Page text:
Zechariah exited the temple and met the crowd of worshippers that remained outside the temple. Though he was unable to verbally communicate what he beheld in the temple and what was told to him, the gathered assembly of believers could tell by looking at Zechariah, that something incredible had taken place (and was about to take place). Zechariah and Elizabeth returned home and both entered a period of silence. Zechariah’s silence was due to his impairment and Elizabeth’s silence came in her months of seclusion during her pregnancy. Both of them were touched by God’s presence and, in the fulfillment of their own yearning for a child, God’s prophetic word came out of silence and moved forward to prepare the way for the coming of the long-awaited Messiah.
The end of Luke 1 tells the story of the birth of Zechariah’s son, John the Baptist. According to Jewish custom and tradition, Zechariah held the authority as John’s father to name his son. However, Zechariah was not able to speak. As he wrote his son’s name in order to announce it, Zechariah ended his time of silence. The final verses of Luke 1 are a poem, a song, and a prophecy that Zechariah proclaimed for all to hear. He described God’s promises fulfilled and the salvation that came and is coming through God’s mighty acts of deliverance. Zechariah reflected on the faith tradition and how God’s faithfulness surpassed the expectations and encounters of their Hebrew ancestors. Zechariah & Elizabeth’s celebration of God’s presence with them through the faithfulness of promises fulfilled came through the birth of a child.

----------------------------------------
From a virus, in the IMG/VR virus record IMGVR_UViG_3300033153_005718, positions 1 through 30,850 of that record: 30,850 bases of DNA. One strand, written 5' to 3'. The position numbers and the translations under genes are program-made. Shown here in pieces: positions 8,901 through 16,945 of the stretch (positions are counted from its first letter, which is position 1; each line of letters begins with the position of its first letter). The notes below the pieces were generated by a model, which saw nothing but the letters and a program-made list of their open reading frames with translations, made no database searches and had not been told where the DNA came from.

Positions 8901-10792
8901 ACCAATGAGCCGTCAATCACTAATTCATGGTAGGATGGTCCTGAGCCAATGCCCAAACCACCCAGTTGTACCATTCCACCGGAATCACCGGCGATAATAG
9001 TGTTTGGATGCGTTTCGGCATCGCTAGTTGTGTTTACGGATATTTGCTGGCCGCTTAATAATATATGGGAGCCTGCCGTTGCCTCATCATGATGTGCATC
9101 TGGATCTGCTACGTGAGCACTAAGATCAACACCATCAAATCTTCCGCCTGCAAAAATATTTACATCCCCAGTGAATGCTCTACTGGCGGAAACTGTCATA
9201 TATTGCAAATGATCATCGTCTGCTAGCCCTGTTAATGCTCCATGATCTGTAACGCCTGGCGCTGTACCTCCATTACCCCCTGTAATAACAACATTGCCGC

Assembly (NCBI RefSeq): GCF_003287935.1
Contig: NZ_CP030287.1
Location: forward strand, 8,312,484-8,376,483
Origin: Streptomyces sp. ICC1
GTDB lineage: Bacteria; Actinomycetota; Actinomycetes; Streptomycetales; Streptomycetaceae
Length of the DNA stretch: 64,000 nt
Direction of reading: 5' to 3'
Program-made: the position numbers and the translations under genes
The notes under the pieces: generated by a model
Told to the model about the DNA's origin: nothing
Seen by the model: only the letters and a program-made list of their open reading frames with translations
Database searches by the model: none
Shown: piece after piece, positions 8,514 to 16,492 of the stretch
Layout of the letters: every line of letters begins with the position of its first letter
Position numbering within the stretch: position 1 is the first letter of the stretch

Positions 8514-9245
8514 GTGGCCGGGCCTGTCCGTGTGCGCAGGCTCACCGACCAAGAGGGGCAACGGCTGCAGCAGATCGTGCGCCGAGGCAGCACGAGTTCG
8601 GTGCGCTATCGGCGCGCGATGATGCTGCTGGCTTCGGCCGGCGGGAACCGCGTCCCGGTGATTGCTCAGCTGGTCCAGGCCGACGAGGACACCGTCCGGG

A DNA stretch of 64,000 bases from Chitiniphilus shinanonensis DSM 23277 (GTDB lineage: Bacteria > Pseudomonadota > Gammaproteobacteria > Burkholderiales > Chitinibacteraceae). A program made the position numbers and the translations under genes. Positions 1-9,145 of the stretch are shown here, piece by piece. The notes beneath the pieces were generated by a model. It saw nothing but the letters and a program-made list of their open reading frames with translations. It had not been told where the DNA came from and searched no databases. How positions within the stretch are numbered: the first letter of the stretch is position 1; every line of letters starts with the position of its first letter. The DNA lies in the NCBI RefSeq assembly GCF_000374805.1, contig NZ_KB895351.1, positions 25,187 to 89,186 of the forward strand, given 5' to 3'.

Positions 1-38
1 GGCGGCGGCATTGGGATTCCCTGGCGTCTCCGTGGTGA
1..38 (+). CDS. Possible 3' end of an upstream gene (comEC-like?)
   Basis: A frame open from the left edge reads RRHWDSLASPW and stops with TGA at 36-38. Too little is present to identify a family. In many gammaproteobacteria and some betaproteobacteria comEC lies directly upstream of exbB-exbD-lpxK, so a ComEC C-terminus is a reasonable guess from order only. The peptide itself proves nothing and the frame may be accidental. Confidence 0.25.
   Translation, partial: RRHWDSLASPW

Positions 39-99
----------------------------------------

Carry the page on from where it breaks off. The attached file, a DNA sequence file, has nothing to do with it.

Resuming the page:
Hope carries the power and presence of eager anticipation. As people who live in a post-Christendom world today, we exerience a new hope that comes each year during Advent and the Christmas season. It is a hope that reflects something deeper beyond any material gift that we could give or receive. It is, in fact, the gift of a being. God’s prophetic word was the promise that a child would be born and that child would become the one who would rule the nations and would bring a restoration of shalom: peace, justice, healing, wholeness, salvation, and liberation.
The anticipated hope came through Jesus who was born as a human baby, grew through childhood and adolescence, and became a man. He lived, served, taught, healed, and performed miracles, signs and wonders that proclaimed he was the Messiah and the Kingdom of God was near. Now, as Christ’s Body, the Church, we come as we are to demonstrate through our very presence the reality of God’s Kingdom and the fulfillment of God’s promises that still ring true today. We celebrate hope through the sharing of presence with each other and in doing so, we remind ourselves and everyone else that hope is coming. It is coming in me, it is coming in you. It will one day come new in all of us. Thanks be to God!
Mark Pickens serves as a field associate for ADN. He lives in Harrisburg, Pennsylvania, where he attends First Church of the Brethren, Harrisburg. Mark brings to ADN his personal experience as a blind person. He is interested in exploring the ways our understandings of God and disabilities interact and influence personal faith and congregational practices. Mark can speak about many disability accessibility issues, including those related to low vision and blindness. You can contact Mark through the ADN office.